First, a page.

Holley Lewis

Holley Lewis

Holley Lewis is an Analyst on the Healthcare Technology team at IHS Markit. Holley focuses primarily on Medical Imaging and Healthcare IT. She joined the group in August 2016.

Prior to joining IHS Markit, Holley was a Technology Analyst at Cerner Corporation who focused on medical device connectivity and healthcare IT.

She received her Bachelor’s in Biomedical Engineering from Vanderbilt University. Holley is based in Austin, Texas.


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Traditional ultrasound still dominates the global market, but non-traditional and point of care sales are trending up

The way in which ultrasound systems are marketed and purchased across the world is changing. Increasingly, and especially in developed markets, ultrasound systems are being designed with a specific clinical application in mind. When ultrasound was first introduced as a medical imaging tool in the mid-20th century, healthcare providers used one system for all clinical applications. As the technology advanced, specific ultrasound systems were developed for cardiology and OB/GYN applications. During the 1980s and 1990s, 3D and 4D ultrasound technology emerged for use in advanced cardiology, OB/GYN, and radiology procedures. As systems became more sophisticated and image quality improved, ultrasound was used in non-traditional ways to perform biopsies, guide needles, and assist during minimally invasive surgery. At the same time, ultrasound systems were developed for less advanced imaging as point of care tools in intensive care units, emergency departments, and primary care offices.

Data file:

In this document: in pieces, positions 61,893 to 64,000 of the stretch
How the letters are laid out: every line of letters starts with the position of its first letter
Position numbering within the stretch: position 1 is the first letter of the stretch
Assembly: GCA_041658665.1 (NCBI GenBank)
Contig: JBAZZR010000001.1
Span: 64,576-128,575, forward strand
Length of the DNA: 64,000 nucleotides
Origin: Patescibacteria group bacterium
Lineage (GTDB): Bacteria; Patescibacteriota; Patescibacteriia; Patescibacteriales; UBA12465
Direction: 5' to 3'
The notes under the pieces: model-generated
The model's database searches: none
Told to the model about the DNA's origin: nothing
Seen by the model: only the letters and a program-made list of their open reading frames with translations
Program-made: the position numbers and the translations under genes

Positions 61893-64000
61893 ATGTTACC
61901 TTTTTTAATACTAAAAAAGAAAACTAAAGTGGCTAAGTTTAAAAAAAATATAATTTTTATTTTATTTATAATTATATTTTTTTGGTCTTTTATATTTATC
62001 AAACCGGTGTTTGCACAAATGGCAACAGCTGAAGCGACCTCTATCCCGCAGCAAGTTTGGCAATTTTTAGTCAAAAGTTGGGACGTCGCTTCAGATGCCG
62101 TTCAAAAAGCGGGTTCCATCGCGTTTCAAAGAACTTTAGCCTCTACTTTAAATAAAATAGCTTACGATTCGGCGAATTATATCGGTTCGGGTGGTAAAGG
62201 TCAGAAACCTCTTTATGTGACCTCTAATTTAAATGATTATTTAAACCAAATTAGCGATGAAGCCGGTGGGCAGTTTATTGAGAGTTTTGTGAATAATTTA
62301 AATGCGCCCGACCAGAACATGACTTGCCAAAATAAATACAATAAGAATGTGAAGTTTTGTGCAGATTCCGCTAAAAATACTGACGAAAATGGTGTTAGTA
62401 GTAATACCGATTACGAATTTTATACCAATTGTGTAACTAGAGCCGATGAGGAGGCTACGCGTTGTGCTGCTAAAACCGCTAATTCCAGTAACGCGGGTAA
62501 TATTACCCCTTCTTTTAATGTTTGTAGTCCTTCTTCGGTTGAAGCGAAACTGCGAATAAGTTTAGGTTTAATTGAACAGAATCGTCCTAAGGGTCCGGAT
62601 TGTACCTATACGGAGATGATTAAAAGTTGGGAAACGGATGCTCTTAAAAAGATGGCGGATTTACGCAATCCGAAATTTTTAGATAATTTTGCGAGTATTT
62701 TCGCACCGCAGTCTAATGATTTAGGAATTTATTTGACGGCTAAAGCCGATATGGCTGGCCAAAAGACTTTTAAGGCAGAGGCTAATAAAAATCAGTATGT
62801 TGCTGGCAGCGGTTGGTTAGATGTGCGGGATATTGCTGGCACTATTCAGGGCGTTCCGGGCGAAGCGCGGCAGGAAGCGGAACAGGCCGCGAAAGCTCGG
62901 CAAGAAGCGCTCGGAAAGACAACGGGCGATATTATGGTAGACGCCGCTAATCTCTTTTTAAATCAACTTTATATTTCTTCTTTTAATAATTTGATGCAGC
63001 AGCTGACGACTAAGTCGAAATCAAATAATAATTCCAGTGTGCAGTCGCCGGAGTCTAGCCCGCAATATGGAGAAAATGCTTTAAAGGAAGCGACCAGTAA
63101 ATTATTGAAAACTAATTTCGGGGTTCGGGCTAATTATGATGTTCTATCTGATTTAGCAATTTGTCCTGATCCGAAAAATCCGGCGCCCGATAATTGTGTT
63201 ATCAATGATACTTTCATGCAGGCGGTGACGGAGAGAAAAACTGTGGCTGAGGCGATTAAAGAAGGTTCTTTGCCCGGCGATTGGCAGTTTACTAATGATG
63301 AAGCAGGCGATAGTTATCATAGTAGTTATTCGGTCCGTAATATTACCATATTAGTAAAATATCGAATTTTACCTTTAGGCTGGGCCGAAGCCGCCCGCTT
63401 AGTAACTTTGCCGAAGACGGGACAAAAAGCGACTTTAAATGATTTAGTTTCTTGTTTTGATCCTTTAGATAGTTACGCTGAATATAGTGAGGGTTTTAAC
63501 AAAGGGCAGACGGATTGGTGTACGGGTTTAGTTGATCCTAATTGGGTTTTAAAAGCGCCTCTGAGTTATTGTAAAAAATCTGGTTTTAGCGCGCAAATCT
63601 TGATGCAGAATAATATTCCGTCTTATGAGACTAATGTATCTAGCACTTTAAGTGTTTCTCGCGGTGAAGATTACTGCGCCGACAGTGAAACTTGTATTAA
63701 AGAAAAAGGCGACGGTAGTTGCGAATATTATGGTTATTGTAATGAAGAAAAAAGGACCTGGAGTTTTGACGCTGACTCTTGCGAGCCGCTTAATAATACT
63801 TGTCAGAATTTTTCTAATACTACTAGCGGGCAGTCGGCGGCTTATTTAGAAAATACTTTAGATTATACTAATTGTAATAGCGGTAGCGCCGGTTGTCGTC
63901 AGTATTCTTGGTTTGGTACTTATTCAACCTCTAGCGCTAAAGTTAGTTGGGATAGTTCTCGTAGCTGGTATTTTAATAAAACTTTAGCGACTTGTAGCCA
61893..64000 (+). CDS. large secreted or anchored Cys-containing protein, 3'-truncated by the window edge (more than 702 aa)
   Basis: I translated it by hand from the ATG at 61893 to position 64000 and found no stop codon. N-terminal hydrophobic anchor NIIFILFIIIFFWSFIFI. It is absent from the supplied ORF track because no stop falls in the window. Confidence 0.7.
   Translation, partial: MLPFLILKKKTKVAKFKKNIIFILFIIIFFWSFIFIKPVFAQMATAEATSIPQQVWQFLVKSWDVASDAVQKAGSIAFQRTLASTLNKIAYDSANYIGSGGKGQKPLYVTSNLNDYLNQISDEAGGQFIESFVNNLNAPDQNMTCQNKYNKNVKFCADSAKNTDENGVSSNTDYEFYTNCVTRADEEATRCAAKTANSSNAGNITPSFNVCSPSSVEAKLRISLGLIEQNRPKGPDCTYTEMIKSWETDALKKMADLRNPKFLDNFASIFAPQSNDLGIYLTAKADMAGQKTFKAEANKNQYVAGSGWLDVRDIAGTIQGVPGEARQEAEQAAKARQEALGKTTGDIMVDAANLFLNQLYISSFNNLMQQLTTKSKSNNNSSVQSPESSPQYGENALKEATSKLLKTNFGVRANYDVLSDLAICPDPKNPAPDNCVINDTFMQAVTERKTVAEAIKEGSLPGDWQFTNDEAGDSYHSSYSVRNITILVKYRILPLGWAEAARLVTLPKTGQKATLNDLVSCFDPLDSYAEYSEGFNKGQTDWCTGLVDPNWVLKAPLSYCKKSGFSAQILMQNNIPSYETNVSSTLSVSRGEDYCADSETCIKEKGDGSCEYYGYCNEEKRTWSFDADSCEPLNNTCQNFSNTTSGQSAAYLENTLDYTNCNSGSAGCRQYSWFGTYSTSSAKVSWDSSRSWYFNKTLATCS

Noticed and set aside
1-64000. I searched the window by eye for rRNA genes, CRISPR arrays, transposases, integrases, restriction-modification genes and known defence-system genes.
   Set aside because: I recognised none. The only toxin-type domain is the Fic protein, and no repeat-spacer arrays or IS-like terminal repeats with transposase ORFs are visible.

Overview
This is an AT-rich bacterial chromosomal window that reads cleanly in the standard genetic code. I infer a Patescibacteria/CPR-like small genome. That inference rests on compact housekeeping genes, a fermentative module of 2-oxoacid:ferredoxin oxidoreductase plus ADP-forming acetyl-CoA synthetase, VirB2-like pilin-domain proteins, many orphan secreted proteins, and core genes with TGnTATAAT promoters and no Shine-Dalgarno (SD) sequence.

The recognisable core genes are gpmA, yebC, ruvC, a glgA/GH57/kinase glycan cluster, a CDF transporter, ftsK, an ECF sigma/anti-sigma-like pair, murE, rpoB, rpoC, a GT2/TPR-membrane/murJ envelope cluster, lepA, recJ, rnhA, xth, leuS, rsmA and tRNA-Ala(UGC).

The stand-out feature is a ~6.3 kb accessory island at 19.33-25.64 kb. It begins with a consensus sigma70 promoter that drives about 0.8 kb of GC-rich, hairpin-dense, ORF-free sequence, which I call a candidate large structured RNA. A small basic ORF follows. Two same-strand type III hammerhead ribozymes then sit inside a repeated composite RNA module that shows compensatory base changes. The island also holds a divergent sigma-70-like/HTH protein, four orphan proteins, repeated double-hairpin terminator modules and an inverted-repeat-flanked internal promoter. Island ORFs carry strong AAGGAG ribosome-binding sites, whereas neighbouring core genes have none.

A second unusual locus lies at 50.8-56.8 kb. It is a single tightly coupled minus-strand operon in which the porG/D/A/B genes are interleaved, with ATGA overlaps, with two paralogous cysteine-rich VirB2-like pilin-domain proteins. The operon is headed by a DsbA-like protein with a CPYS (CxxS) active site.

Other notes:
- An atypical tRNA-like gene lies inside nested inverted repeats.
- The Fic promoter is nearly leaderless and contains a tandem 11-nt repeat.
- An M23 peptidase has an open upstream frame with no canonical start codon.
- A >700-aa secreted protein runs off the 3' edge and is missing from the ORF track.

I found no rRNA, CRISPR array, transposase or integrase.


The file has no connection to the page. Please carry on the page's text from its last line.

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Healthcare Technology
Ultrasound Clinical Applications Database

The Ultrasound Clinical Applications Database provides additional deep dive analysis of the global ultrasound market by clinical application. Market sizing in terms of revenues is provided for 20 applications in over 30 countries, and this high level of detail provides unparalleled insight into the global ultrasound market.

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Healthcare Technology
Breast screening and ABUS: an opportunity for radiologists to improve population health metrics

The 102nd Scientific Assembly and Annual Meeting of the Radiological Society of North America took place from 27 November to 2 December 2016 in Chicago. On Monday, 28 November, RSNA announced the results of a large study that found no evidence supporting age-based mammography cut-off.

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Healthcare Technology
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